The Perfect Shot- The fish are pretty lively right now and they jump several times before finally getting to the net. This year I hope to figure out how to get a good shot of a jumping fish. If you are a regular reader of this report you've probably noticed more shots of fish as they come toward the boat. I hope you don't mind my less than perfect jumping fish shots. I hope to show some progress throughout the year. So, please bear with me as I work toward this goal.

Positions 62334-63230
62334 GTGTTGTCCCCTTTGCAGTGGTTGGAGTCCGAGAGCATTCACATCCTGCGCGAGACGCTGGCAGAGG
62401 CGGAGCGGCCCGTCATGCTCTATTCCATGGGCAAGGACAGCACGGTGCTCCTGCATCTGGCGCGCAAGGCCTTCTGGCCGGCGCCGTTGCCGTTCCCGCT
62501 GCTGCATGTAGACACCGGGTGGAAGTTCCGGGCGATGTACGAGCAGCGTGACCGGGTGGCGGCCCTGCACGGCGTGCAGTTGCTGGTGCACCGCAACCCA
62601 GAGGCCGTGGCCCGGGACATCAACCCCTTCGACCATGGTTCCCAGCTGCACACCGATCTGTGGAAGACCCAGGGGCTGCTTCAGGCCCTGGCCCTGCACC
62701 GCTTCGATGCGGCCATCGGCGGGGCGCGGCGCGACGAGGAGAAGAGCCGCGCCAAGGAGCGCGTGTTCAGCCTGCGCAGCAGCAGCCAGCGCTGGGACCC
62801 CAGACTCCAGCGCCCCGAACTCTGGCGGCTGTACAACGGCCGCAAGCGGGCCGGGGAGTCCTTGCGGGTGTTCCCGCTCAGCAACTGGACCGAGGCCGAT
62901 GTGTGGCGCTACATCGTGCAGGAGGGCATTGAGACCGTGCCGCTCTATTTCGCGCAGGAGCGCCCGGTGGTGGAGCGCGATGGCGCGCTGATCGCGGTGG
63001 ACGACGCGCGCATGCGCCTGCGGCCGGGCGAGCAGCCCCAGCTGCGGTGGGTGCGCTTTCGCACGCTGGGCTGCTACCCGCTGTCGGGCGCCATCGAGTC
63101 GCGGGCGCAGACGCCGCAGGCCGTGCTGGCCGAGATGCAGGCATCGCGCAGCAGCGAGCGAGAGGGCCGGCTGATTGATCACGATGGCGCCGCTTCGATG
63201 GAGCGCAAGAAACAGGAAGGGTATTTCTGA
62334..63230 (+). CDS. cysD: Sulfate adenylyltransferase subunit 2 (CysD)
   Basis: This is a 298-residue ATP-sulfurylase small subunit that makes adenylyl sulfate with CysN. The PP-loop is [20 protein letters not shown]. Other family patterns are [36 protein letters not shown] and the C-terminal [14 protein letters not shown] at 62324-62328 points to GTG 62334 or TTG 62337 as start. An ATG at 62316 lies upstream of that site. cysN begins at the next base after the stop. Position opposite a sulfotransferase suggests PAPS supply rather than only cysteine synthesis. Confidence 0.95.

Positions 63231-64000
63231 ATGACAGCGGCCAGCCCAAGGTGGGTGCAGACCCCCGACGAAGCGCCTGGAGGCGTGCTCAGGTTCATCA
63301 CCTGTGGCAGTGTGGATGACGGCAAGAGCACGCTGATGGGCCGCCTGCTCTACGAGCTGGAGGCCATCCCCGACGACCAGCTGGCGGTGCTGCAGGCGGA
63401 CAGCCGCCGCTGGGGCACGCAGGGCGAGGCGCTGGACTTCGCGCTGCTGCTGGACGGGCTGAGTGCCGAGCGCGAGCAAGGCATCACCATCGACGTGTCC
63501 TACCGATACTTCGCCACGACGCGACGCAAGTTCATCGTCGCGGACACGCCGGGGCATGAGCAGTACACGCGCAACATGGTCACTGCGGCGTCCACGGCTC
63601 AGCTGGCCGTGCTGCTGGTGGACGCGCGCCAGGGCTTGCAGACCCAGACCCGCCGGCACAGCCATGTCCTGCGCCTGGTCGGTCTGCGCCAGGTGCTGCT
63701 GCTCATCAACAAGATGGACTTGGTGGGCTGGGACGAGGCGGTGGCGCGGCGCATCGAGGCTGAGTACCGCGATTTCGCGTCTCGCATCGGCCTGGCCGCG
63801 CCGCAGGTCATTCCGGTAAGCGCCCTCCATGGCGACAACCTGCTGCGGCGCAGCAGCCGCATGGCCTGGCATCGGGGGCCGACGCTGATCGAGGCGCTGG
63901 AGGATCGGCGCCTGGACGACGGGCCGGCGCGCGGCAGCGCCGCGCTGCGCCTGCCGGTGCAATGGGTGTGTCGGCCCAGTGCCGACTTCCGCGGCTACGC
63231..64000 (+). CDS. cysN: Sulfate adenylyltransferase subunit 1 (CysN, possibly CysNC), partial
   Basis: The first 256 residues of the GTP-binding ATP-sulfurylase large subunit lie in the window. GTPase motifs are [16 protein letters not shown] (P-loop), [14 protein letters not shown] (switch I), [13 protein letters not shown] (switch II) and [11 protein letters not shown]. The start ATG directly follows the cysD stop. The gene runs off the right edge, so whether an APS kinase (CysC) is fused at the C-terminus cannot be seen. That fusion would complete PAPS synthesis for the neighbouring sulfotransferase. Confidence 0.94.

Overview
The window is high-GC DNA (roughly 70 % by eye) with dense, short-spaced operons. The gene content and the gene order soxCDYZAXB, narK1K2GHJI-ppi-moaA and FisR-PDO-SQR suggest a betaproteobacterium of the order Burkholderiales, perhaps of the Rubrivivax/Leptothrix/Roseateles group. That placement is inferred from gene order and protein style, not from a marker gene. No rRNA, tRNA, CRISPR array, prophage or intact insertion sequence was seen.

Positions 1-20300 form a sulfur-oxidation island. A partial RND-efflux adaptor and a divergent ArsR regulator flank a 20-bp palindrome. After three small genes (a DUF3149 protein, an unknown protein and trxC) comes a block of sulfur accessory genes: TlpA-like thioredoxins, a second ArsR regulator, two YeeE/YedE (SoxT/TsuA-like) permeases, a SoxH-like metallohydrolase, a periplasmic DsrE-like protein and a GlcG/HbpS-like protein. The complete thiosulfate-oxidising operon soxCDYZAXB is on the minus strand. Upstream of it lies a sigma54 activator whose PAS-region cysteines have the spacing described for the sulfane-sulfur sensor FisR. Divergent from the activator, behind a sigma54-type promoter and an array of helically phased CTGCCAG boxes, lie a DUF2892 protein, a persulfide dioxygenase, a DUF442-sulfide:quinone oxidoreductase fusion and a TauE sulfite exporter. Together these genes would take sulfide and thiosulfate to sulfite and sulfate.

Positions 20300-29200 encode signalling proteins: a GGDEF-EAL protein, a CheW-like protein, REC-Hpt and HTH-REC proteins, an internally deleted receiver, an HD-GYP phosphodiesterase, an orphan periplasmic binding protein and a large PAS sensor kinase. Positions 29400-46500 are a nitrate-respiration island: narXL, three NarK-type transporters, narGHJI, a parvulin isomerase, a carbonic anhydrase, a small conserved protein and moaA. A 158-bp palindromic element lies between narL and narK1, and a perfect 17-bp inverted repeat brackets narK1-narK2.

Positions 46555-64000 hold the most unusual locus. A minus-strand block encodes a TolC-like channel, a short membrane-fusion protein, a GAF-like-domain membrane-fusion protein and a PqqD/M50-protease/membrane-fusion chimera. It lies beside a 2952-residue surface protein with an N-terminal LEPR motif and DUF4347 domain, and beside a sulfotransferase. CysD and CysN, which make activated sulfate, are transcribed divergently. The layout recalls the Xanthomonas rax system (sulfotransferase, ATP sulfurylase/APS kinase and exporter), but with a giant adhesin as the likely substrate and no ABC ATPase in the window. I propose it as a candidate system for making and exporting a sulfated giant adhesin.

Jimmy the Net, a nickname that was somehow born out of bad tippet. Here we go. Early in a recent float Jim was drifting a nymph under a particularly good overhanging tree. I was picking the next likely spot and trying to scratch my ankle. Anthony was trying to figure out how to steal Jim's water...OK Anthony may not have been trying to figure out how to steal Jim's water, but there is a better than average chance that's exactly what Anthony was doing. Anyway, Jim has his nymph floating in some fishy water and the next thing we know he is coming tight on a fish. The fish puts a good bend in the rod, which shifts my attention from how do I scratch my ankle through these waders and wading boots to where'd the net go? Anthony and Jim start talking about the size of the fish and the first glimpse I get of the fish is the large tail... The net is under all the extra bags and jackets, because it was 26 degrees when we started this float and apparently it's my job to get the net. It's my job to get the net not only because Jim can't move all this stuff and fight the fish, but also because Anthony sure isn't going to help. Anthony? He is already winding up his cast to drop his nymph under the same tree Jim was just fishing.